On Your Side: Thousands refunded after government was billed $400 for can of baby formula

On Your Side: Thousands refunded after government was billed $400 for can of baby formula

JACKSONVILLE, Fla. - Thousands of dollars are expected to be refunded to a military family and the government after a First Coast News investigation exposing overpriced baby formula.

The company provider of the formula agreed Wednesday to refund a Jacksonville family just over $2,000 in payments, during inquiries from the Department of Defense and lawmakers into overbilling. 

In May, First Coast News first reported shocking numbers discovered in TRICARE health care paperwork by a military mom, who did not want to be identified for fear of losing her job.

Her son, like thousands of babies and toddlers across the country, had been prescribed a hypoallergenic formula due to digestive issues with regular formula.

Her TRICARE insurance paid the majority of the bill, but it came at a high price. A 14 oz. can of baby formula, priced $46 on the manufacturer's website, was costing her military health care $426 per can. Her complaints in 2016 to TRICARE managers and the formula company representatives were dismissed. 

"They told me I was confused, and that these charges were fine," she said.

   Initial Story: Military healthcare paying more than $400 for a $46 can of baby formula

Every month 15 cans were delivered to her door step, and every billing statement said TRICARE had been charged $6,412. 

Frustrated, she reached out to First Coast News, worried other parents of special needs children were dealing with similar issues. The high charges for cases of formula delivered to her house resulted in a proportionately high cost share co-pay. The first month, the family's 20 percent patient responsibility for 15 cans was $1,247.

Company Explanations for Billing

The bill came from company, BioScrip, a home health and infusion services provider. Company representatives initially told First Coast News they were under strict guidelines to charge this way due to rates set by TRICARE. 

TRICARE officials explained the meal replacement formula, along with other similar products, are the few items that do not have a set nationwide price. As a result, a rate for each state using claims data, and for this item it is broken down into a price per unit or calorie.

Instead of being priced by the can, the formula is allowed to be priced by the calorie. The nutrient-heavy meal replacement formulas contain thousands of calories (often 1,600 calories to 2,000 calories). Florida's prevailing 'state rate' of 27 cents per calorie transforms the cost of a $46 can into a $432 can.

However, First Coast News found other companies billing TRICARE the more reasonable rate of $45 per can for the same product.

BioScrip later explained their company charges more than other companies because their nutritional items require oversight from a medical professional to assist the patient with the feeding.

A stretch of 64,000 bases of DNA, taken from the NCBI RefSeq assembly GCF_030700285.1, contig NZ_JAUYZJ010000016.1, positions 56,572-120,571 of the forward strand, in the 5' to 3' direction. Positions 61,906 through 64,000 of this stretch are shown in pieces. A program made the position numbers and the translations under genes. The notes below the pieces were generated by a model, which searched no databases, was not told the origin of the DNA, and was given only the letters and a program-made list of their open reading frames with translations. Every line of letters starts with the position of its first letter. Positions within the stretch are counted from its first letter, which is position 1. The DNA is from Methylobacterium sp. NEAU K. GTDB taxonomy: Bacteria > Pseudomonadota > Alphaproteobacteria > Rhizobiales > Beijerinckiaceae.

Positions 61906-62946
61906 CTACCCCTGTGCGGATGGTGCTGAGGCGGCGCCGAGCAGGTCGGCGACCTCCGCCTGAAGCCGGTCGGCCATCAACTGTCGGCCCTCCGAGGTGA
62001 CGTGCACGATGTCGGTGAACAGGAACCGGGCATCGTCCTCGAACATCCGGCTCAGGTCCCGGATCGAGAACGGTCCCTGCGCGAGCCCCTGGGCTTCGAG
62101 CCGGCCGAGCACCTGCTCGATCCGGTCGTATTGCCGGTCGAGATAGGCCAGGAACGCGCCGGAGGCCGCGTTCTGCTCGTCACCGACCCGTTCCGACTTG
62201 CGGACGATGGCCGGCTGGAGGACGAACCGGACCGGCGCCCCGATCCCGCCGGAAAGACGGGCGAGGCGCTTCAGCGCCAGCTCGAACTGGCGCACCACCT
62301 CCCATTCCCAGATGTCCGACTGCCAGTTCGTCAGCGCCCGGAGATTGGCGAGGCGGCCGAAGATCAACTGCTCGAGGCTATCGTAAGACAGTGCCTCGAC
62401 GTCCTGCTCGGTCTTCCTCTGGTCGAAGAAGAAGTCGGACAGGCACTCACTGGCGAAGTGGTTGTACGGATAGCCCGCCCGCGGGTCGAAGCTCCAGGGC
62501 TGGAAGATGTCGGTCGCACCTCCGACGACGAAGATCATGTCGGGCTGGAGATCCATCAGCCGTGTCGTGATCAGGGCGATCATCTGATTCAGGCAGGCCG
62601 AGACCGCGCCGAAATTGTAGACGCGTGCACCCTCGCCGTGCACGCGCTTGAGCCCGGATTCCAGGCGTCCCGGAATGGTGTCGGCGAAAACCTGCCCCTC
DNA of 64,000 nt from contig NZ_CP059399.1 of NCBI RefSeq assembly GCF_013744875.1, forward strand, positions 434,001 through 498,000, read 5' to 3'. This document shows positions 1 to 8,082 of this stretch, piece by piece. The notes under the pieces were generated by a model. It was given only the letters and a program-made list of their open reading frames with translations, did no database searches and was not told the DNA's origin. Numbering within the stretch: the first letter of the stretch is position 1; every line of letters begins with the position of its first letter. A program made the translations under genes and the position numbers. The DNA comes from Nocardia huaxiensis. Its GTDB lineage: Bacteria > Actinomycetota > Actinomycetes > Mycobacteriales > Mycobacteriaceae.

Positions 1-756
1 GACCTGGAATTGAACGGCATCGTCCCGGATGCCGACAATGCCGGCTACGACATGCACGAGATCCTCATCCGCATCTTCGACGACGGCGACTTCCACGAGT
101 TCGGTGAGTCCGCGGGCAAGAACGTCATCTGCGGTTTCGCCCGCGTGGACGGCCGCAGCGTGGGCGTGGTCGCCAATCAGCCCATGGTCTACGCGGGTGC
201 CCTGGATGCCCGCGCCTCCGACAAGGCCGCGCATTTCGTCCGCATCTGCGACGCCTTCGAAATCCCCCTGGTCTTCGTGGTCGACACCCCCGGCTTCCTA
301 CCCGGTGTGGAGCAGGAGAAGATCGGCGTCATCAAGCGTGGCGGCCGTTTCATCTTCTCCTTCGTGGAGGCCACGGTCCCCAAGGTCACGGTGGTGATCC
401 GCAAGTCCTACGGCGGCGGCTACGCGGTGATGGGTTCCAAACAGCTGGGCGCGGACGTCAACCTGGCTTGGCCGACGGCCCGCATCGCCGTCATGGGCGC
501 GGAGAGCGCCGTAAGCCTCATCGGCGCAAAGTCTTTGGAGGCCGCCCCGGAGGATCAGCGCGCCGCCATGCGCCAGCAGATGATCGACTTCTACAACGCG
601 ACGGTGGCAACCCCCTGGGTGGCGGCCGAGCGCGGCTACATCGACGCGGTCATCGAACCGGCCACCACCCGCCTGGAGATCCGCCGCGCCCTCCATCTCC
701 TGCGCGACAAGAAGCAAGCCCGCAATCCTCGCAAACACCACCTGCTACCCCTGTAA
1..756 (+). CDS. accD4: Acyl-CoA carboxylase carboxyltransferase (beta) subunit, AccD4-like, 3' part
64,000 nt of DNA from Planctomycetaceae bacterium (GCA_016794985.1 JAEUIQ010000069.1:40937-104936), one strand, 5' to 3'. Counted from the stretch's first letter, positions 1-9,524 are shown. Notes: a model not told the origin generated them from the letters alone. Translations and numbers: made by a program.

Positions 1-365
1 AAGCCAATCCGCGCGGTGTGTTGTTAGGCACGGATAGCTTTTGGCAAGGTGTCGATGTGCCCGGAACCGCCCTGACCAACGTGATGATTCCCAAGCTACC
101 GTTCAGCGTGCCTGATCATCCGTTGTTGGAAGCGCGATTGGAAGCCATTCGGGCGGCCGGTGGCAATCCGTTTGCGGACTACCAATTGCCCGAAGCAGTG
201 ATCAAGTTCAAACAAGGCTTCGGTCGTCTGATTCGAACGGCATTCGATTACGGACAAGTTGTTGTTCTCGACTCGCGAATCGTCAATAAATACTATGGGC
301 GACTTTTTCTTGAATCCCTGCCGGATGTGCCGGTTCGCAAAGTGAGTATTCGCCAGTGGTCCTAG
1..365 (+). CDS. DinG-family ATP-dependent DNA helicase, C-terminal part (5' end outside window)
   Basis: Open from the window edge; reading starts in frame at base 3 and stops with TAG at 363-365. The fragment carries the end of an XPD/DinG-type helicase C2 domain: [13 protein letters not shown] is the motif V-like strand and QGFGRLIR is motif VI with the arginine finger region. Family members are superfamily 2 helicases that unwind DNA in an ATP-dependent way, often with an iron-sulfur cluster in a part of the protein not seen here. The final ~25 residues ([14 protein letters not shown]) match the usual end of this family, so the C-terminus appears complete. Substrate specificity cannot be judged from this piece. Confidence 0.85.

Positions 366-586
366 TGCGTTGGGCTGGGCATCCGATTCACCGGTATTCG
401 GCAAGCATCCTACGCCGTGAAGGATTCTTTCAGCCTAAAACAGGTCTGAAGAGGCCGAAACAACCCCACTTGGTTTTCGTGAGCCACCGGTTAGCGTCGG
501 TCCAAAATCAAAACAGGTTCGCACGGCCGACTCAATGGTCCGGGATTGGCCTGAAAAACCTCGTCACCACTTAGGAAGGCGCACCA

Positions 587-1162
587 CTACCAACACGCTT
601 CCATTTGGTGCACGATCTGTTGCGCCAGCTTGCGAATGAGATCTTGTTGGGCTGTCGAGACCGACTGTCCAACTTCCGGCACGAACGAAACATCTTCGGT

But this military family said they were offered no such help with their formula shipments. In fact, they provided First Coast News with a call transcript of the only time they talked to a clinician in November. The interview included a 26 question survey and was handled completely over the phone.

BioScrip said due to privacy issues, it could not answer whether this single phone call constituted the clinical oversight that increased the prices to TRICARE by 1000 percent. 

Tara Hayes, deputy director of healthcare policy at the American Action Forum in Washington D.C., said TRICARE usually pays for charges at a lower rate than private insurance companies.

"No one is forcing [a company] to bill an extraordinary amount," said Hayes, who analyzes current federal legislation. "It may be that there is a formula that is allowing them to bill at such a rate, but it is certainly not required."

Hayes said upcharges are allowed for products that require clinical administration versus products picked up in a pharmacy. She added, TRICARE rates are tied to Medicare rates and Medicare Part B allows a provider to charge the average cost plus a six percent add-on. However, she said a 1000 percent add-on was unheard of as an administrative fee. 

A Closer Look

After First Coast News' story in May, a TRICARE official with the Department of Defense said they would be "working to determine if any abuses [had] occurred regarding billing the government in excess of standard and reasonable charges."

On June 20, TRICARE notified the patient "upon review, it has been determined that an overpayment was made to [BioScrip]." The total overpayment? Over $16,000 in the one case. 

BioScrip's vice president, Kathryn Stalmack said overpayment notices are common in their company and the healthcare industry. Stalmack said BioScrip will conduct an internal review to determine if they will refund the amount demanded by TRICARE. 

The company contacted the patient Wednesday to confirm they would be refunding the approximately $2,000 cost share copay the family paid out of pocket for the formula. 

TRICARE has not released details on how the overpayment occurred or how widespread it is. 

© 2017 WTLV-TV


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